G. Alexis Pantos and Joe Roe
Presented at Computer Applications & Quantitative Methods in Archaeology (CAA), Kraków, 2019.
Taming messy data is a tedious but essential task for all archaeologists. Photographic data can be particularly troublesome. Even modest field projects accumulate large volumes of images, which come with their own formats and metadata standards that don’t fit easily into existing data management systems. The advent of photogrammetry as a common part of field recording compounds this complexity. Progress has been made in the production and maintenance of long-term archives (OAIS, CIDOC CRM, ADS, tDAR, etc.) However, with large research projects, it can take years or decades before data is ready to “deposit” into an archive. This poster asks: what do we do in the meantime? What is the best way to keep photographic archives tidy, short of a permanent, static archive and the associated overheads? How can we maintain an authoritative database, but retain the flexibility and accessibility needed for ongoing research with multiple collaborators? Our approach to this problem uses server–client architecture to maintain a single, consistent research database. We combine existing open source software packages (Piwigo, 3DHOP, PostgreSQL) with custom extensions to provide a simple, web-based frontend for intuitive navigation of photographic and 3D data. Critically, the underlying filesystem is independent of this platform, so the data remains fully accessible to software preferred by specialists. Key metadata is also stored at the file level, meaning data can be cleanly separated from the software used to view it and remain ‘archive ready’. We suggest that our approach may help other projects facing similar challenges.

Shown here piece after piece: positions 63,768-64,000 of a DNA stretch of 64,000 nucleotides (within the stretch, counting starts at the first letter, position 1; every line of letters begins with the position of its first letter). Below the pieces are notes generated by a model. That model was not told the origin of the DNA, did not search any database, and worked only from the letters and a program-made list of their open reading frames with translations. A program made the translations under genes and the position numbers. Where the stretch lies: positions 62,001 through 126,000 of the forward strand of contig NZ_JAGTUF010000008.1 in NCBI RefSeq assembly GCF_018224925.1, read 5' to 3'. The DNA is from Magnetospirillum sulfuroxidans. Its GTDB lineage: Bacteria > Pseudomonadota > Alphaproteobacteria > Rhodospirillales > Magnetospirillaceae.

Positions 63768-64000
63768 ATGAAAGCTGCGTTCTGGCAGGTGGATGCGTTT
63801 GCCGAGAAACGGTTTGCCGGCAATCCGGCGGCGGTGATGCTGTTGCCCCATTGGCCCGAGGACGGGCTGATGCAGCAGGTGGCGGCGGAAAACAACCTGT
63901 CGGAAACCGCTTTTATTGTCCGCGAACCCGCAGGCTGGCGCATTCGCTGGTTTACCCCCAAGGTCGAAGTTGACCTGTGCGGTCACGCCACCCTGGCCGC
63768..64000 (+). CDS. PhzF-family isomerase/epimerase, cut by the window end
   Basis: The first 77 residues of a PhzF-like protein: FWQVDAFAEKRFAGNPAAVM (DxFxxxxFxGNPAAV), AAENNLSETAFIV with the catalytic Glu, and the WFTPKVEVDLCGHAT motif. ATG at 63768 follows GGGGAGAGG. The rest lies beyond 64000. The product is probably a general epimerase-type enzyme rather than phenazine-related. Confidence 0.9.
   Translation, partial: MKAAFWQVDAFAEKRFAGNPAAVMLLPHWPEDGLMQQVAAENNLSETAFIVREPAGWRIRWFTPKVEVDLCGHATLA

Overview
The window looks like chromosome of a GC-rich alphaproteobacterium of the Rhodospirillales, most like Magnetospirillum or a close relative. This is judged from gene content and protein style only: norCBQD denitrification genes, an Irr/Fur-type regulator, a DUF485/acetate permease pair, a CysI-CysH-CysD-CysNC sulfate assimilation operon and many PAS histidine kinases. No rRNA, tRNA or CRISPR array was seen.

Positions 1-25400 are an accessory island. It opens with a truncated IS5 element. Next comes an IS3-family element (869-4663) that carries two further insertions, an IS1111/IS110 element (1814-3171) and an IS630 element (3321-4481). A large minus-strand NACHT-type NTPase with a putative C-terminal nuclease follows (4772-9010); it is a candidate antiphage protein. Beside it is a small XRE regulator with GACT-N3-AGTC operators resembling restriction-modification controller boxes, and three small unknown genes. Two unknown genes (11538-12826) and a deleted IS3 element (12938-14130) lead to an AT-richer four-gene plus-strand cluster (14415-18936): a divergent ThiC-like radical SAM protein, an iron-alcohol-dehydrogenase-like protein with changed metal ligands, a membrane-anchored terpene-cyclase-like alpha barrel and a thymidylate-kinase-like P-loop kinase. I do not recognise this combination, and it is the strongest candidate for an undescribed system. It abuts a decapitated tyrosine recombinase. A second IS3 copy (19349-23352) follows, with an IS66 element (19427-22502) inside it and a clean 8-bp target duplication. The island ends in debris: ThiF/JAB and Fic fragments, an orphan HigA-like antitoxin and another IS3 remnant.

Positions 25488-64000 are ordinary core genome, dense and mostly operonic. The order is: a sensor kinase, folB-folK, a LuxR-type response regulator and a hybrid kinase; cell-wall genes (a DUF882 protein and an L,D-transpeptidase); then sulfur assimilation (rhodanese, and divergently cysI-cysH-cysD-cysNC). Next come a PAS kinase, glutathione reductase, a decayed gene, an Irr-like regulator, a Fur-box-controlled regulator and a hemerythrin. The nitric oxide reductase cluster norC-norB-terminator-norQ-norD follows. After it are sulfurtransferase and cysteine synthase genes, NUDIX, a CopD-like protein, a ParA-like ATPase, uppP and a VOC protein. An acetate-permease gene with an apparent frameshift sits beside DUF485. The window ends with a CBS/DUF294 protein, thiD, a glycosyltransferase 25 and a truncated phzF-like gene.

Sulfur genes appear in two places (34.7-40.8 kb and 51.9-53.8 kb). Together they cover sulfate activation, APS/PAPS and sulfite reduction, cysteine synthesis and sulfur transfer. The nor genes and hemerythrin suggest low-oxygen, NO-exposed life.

Databases; photography; 3D; open source